Exercises to Increase Flexibility
When it comes to exercise programs, flexibility often takes a back seat to workouts that focus on building muscle mass and toning it into aesthetic form. Stretching exercises that increase flexibility are usually thought to be reserved for those in track and field, football and other related sports venues.
However, stretching not only improves athletic ability, but it also reduces the risk of injury, allows you to move more effortlessly when performing daily tasks and increases circulation. For example, if you enjoy regular hiking activity, or your job entails you regularly walking over rough terrain, and your hamstrings, calves and Achilles tendons are tight and don’t easily move to their full range of motion then, over time, you can cause microtrauma to the muscles and tendons in these areas.
Precautionary Advice about Stretching
Before we get into specific stretching exercises, there are some important pointers via Mayo Clinic which need to be emphasized first, as performing such moves incorrectly can cause injury.
Don’t Use Stretching as a Warm-up – Some people have been misinformed about pre-workout stretching. Stretching should not be performed with cold muscles and tendons. You should first warm-up with light aerobic exercise such as walking, moderate jogging, or cycling. Research also reveals that stretching before an intense activity like some track and field activities can actually harm the athlete’s performance.
Stretch Your Major Muscle Groups First – Before targeting specific individual muscles, first focus on stretching your major muscle groups. Start with the shoulders, neck and back of the upper body and the thighs, hips and calves of the lower body. You should also place more emphasis on the joints and muscles which you use most often for particular sports or work activities.
Don’t Stretch to the Point of Pain – Although the objective of stretching is to flex your muscles and tendons past their current boundaries, the experts at Mayo Clinic advise not to stretch to the point of pain. If you experience pain during a stretching exercise, back off slightly until it is relieved and hold your stretch at that point.
Do Not Bounce When Stretching – Another misconception is that bouncing during stretching exercises will help stretch the muscles and tendons more. However, Mayo Clinic warns that bouncing can actually cause damage through small tears in the tissue. These tears, upon healing, produce scar tissue which interferes with future stretching of the area. Simply stretch to your farthest point (without pain) and hold for a period of 30 seconds, release and repeat several times.
Stretching Exercises – Upper Body
Following are several common stretching exercises which can be used to create upper body flexibility.
Stretching Chest and Shoulders – From either a standing or kneeling position, clasp your hands behind your back and extend your arms until they are straight and pointed downward. Raise your arms upward while bending forward at the waist. Once you have raised your arms as high as possible (without experiencing pain), hold for 30 seconds. Release and repeat for 3 sets.
Stretching Triceps – Place one arm over your head and behind your back with your elbow pointed straight upward. Place the other arm up and behind your head, grasping the first elbow with that hand. Slowly pull the arm towards your head with your hand. Hold for 30 seconds, release and repeat with the other arm. Complete 3 sets with each arm.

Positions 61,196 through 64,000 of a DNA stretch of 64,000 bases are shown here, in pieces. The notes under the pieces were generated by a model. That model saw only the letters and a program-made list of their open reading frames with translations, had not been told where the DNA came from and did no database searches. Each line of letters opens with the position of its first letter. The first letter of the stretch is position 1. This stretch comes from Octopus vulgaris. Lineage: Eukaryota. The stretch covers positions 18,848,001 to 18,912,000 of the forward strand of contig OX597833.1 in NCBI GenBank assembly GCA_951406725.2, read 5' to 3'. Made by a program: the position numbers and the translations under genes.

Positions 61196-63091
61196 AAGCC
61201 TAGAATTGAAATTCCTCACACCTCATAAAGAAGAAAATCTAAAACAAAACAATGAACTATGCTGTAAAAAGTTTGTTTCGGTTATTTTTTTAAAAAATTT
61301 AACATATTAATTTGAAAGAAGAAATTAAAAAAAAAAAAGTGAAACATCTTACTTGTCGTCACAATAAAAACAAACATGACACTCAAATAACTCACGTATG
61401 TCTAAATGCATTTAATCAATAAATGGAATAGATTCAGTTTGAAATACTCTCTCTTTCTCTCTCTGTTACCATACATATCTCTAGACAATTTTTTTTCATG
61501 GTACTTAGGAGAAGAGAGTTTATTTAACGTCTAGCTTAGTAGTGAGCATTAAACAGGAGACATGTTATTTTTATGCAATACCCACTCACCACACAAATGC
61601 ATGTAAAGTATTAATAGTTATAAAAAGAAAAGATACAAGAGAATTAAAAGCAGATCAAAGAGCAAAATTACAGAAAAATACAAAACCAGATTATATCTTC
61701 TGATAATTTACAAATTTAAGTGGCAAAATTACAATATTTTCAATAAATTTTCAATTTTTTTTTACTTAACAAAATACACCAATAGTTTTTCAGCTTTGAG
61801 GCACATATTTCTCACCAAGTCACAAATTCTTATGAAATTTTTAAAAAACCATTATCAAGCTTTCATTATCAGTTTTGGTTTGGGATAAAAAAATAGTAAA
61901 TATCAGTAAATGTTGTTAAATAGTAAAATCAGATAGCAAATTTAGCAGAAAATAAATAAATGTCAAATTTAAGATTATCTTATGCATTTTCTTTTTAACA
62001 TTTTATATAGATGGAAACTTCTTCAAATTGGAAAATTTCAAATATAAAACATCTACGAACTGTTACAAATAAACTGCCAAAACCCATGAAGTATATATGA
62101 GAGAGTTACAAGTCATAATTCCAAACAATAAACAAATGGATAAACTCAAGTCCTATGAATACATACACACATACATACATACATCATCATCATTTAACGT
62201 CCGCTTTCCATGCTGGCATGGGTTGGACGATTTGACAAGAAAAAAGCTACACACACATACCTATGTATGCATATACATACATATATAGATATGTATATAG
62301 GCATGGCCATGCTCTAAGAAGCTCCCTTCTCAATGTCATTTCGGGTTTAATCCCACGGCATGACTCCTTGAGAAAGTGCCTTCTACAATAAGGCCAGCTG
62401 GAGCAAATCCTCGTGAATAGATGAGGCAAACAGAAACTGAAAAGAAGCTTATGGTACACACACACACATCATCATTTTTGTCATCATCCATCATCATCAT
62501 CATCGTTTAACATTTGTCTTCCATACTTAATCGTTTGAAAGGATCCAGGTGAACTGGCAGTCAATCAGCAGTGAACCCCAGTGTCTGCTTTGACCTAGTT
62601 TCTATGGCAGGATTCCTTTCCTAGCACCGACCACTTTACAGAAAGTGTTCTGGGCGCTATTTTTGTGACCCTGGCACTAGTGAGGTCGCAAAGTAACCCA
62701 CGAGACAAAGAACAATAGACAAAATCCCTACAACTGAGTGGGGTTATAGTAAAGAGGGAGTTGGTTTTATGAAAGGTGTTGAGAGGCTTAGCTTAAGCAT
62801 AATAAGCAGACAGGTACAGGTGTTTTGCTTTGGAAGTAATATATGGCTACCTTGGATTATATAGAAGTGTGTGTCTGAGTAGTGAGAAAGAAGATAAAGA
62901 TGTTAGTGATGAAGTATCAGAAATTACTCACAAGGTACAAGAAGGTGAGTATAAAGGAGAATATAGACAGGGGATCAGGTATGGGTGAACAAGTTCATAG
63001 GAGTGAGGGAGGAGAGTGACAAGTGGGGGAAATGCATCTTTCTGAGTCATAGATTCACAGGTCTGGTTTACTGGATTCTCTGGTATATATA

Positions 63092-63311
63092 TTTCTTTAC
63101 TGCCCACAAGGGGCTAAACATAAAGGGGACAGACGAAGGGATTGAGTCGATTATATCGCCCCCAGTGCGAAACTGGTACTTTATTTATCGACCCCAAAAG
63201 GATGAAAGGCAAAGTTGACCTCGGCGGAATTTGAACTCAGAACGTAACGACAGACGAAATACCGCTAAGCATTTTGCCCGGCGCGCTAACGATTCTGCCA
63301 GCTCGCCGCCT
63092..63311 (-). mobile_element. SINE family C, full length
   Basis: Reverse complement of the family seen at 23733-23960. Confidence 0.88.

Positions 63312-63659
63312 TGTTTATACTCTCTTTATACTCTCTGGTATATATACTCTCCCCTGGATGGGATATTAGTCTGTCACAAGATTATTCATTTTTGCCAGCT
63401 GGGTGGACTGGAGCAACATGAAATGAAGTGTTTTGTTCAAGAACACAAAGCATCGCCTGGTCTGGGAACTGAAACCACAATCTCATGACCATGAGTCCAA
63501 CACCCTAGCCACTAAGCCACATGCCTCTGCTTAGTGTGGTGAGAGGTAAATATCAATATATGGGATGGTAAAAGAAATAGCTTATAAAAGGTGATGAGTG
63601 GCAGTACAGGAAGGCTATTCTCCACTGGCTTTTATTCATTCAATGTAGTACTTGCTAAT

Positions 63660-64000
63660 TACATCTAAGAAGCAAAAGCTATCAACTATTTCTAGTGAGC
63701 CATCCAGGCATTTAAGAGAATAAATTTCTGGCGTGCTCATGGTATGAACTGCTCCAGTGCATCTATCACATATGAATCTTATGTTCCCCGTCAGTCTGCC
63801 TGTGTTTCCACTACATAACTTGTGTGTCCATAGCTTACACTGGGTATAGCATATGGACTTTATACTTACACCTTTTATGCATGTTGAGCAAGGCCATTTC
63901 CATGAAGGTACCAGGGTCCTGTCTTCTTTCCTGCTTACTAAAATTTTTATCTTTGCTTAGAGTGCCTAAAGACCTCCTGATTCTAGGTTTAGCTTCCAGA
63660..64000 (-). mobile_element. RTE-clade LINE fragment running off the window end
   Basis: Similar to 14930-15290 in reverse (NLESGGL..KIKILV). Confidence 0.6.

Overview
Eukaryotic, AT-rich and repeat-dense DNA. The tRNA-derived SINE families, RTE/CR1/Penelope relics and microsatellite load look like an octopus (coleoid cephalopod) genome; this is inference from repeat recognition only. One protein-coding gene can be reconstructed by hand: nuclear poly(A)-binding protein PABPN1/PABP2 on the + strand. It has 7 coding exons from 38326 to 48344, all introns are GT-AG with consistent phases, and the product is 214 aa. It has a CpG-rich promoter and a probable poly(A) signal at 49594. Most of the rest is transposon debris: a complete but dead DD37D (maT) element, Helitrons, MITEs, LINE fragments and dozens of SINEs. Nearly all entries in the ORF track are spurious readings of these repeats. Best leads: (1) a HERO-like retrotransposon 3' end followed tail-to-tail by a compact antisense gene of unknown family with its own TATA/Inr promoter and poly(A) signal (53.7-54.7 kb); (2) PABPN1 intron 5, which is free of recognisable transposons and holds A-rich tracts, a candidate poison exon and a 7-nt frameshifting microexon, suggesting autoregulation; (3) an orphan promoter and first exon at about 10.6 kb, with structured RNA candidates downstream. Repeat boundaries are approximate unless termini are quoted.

Stretching Shoulders and Back – Place one arm across your chest and hold the elbow with the other hand. Pull the upper arm slowly toward your chest. Hold for 30 seconds, release and repeat with the other arm. Complete 3 sets with each arm.
Stretching Exercises – Lower Body
Following are several common stretching exercises which can be used to create lower body flexibility.
Stretching Hamstrings – Sit on the floor with your legs straight out in front of you. Bend forward and grasp your toes with both hands. Bend forward at the waist until your hamstrings are stretched as far as possible without pain. Hold for 30 seconds, release and repeat for 3 sets.
Stretching Calves – Stand facing a wall and lean against it with fully extended arms and with your legs forming an angle from your heal to your shoulders. Place the front foot a step in front of the back foot. Slowly increase the angle of the straight leg and body by lowering yourself towards the wall with bended arms until your calf is stretched as far as possible without pain. Hold for 30 seconds, release and repeat with the opposite leg. Complete 3 sets with each leg.
Stretching Quadriceps – From a standing position, raise the lower portion of one leg behind you and grab the ankle with your hand. Slowly pull your foot upward until the quad is stretched as far as possible without pain. Hold for 30 seconds, release and repeat with the other leg. Complete 3 sets with each leg.
Stretching Glutes – From a sitting position with your legs stretched out in front of you, twist your body so you are facing the right side, holding your weight with the right arm on the floor. Cross your right leg over your left leg and place your left arm over that leg. Slowly pull your leg to your body with your arm until fully stretched. Hold for 30 seconds, release and repeat with the opposite leg. Complete 3 sets with each leg.
Stretching Adductors – Stand with your feet spread comfortably apart. Bend one leg to the side while shifting your bodyweight to that side and lower down close to the floor. The other leg should be stretched straight out to the opposite side. Reach toward the extended ankle with that side’s hand and hold for 30 seconds. You can use the opposite hand to touch the floor and balance yourself. Release and repeat with the opposite side. Complete 3 sets with each side.
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